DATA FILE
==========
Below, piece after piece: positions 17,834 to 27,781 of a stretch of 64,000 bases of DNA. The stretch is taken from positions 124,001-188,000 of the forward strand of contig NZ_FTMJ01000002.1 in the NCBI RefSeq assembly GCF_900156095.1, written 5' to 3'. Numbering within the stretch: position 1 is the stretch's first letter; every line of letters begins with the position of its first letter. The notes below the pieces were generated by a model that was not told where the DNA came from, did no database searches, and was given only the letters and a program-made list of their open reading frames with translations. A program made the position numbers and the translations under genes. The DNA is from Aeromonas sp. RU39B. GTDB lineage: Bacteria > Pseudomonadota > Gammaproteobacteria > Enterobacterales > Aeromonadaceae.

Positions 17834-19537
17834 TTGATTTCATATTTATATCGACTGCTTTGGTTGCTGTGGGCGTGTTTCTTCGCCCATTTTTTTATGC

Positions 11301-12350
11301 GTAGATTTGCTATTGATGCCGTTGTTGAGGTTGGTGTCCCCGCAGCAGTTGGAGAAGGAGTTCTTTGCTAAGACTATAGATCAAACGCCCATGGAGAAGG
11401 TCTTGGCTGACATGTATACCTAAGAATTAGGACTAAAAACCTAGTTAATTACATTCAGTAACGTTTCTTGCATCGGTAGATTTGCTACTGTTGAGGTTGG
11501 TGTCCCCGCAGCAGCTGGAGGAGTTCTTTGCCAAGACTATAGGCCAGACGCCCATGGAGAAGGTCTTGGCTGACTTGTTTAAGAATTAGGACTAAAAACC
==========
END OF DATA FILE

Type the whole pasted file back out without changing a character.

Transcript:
Below, piece after piece: positions 17,834 to 27,781 of a stretch of 64,000 bases of DNA. The stretch is taken from positions 124,001-188,000 of the forward strand of contig NZ_FTMJ01000002.1 in the NCBI RefSeq assembly GCF_900156095.1, written 5' to 3'. Numbering within the stretch: position 1 is the stretch's first letter; every line of letters begins with the position of its first letter. The notes below the pieces were generated by a model that was not told where the DNA came from, did no database searches, and was given only the letters and a program-made list of their open reading frames with translations. A program made the position numbers and the translations under genes. The DNA is from Aeromonas sp. RU39B. GTDB lineage: Bacteria > Pseudomonadota > Gammaproteobacteria > Enterobacterales > Aeromonadaceae.

Positions 17834-19537
17834 TTGATTTCATATTTATATCGACTGCTTTGGTTGCTGTGGGCGTGTTTCTTCGCCCATTTTTTTATGC

Positions 11301-12350
11301 GTAGATTTGCTATTGATGCCGTTGTTGAGGTTGGTGTCCCCGCAGCAGTTGGAGAAGGAGTTCTTTGCTAAGACTATAGATCAAACGCCCATGGAGAAGG
11401 TCTTGGCTGACATGTATACCTAAGAATTAGGACTAAAAACCTAGTTAATTACATTCAGTAACGTTTCTTGCATCGGTAGATTTGCTACTGTTGAGGTTGG
11501 TGTCCCCGCAGCAGCTGGAGGAGTTCTTTGCCAAGACTATAGGCCAGACGCCCATGGAGAAGGTCTTGGCTGACTTGTTTAAGAATTAGGACTAAAAACC